02-03-2016 08:02 AM
Yes, you can. I recommend setting your camera to manual, "M", mode to do it, though.
However, you will find it easier to do initially if you set the camera to Aperture Priority, "Av", mode. Dial in settings for ISO and f/stop, and let the camera calculate the length of th exposure. This can get you into the ballpark of where you want to be. You would then change to Manual mode and fine tune the final composed shot.
02-03-2016 12:37 PM
Keep in mind how long exposure noise reduction works...
Suppose you take a 30 second exposure. When noise-reduction is used, the camera will take the normal exposure (the "light" frame), then immediately follow with a 2nd exposure but will keep the shutter closed (the "dark" frame). This allows the sensor to build up "noise" for a dark-frame in conditions identical to your light-frame. The dark frame noise is then subtracted from the light frame to produce a new light frame with less noise than you would otherwise have had... but it will take 1 minute to shoot a 30 second exposure (because it has to shoot 2 exposures.)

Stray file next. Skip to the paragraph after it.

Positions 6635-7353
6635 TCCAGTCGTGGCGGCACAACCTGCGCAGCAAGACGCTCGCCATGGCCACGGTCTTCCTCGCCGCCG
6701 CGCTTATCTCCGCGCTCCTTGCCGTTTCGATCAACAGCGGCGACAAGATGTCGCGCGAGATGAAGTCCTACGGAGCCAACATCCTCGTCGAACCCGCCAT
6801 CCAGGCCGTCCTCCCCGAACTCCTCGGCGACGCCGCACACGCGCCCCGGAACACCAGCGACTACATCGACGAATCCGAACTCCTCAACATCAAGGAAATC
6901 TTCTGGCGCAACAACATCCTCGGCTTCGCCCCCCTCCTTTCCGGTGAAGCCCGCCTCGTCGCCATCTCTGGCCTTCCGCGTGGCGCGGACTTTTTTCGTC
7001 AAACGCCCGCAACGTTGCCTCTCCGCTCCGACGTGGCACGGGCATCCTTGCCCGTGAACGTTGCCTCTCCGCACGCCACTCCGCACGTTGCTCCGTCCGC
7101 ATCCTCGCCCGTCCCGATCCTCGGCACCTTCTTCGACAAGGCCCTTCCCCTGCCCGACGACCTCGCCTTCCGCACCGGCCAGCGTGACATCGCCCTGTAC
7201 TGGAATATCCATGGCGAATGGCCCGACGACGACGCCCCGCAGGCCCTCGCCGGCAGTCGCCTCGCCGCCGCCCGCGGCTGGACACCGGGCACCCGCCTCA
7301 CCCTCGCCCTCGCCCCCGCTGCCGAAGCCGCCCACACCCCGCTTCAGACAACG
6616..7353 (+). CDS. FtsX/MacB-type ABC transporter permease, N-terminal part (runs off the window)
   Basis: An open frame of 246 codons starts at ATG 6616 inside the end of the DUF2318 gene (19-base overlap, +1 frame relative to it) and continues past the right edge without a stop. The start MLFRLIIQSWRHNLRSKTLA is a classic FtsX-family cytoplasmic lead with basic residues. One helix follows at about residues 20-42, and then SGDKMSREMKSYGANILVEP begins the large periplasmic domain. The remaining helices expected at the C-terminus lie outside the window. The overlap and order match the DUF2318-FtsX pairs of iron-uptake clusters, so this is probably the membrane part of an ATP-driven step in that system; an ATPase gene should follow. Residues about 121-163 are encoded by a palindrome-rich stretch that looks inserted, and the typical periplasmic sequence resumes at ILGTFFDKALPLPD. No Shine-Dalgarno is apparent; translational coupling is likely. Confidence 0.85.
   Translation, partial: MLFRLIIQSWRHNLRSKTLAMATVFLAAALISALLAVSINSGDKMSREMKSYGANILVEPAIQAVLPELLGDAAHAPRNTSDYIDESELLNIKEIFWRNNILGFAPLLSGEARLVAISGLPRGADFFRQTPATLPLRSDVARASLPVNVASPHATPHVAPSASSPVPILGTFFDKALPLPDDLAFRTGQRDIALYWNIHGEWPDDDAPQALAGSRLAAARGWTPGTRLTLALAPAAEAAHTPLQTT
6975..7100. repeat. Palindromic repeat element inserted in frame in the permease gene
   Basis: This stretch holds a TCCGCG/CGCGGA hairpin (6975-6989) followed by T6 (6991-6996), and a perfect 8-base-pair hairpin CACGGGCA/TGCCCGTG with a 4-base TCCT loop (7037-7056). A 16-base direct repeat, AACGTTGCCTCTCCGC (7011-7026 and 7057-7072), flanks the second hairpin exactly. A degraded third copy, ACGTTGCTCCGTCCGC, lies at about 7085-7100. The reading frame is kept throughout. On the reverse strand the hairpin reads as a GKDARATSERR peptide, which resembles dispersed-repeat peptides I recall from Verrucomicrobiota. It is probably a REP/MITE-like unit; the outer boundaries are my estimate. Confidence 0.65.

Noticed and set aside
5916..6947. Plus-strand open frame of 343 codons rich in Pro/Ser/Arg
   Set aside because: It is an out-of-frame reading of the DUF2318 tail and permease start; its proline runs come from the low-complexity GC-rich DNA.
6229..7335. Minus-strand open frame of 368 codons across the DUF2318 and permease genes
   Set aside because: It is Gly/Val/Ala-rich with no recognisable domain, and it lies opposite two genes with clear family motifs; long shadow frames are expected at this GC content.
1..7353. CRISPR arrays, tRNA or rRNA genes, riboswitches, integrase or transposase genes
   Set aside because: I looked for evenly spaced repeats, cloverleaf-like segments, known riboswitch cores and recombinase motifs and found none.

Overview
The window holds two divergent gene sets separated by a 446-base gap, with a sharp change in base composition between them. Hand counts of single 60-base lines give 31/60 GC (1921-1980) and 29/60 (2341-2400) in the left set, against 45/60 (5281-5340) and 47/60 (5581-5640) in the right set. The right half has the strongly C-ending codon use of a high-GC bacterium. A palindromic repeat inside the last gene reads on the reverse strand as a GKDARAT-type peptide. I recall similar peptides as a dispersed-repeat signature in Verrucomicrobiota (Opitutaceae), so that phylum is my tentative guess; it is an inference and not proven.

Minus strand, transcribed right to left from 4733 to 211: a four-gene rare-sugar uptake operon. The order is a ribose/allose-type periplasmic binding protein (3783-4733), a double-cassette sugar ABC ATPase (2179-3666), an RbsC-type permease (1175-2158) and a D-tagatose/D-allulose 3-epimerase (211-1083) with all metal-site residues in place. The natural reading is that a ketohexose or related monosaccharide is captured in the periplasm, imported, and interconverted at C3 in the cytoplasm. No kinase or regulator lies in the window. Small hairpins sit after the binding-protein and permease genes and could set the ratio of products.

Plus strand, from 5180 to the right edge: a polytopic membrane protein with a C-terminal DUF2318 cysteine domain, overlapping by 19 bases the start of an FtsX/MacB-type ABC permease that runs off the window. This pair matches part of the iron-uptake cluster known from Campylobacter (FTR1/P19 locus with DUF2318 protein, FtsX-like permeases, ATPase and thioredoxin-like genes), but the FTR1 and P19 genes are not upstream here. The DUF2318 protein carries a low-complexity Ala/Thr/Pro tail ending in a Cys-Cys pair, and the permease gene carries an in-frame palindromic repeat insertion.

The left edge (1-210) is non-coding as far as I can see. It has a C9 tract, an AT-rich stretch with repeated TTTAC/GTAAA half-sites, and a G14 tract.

This sometimes makes people think their camera has locked up... when in reality it's just busy taking the "dark" frame.
02-03-2016 11:01 PM
Thannk you for all reply,
if i tune on both long exp noise and high iso speed, when i shootong night long exp, do i need to tune off the high iso speed ? and indoor shoot for high iso speed, so need to tune off the long noise exp ?
02-04-2016 12:27 PM - edited 02-04-2016 12:41 PM
If you mean High speed ISO NR you don´t need to use it together with raw. What I know it doesn´t matter if you have it turned on or off. Only if you shoot jpg.
With raw, you can always turn on or off High speed ISO NR in Canon Digital Photo Professional or noise reduction in another raw converter.
Like TCampbell wrote Long exp. noise reduction will take two images and remove all hot and dead pixels. Raw converters often have hot pixel remover.
Another thing to do to get less noise is to keep your camera sensor cold. This is in Swedish, but you will understand the temperature in Celsius. Live view will heat the sensor, so don´t use Live view for minutes before taking a longer exposure. You can check the temperature inside your camera with an exif viewer. I don´t know where in the camera the temperature is measured.
02-04-2016 03:15 PM
"Another thing to do to get less noise is to keep your camera sensor cold"
Yes and old trick. We used to freeze film to make it more sensitive.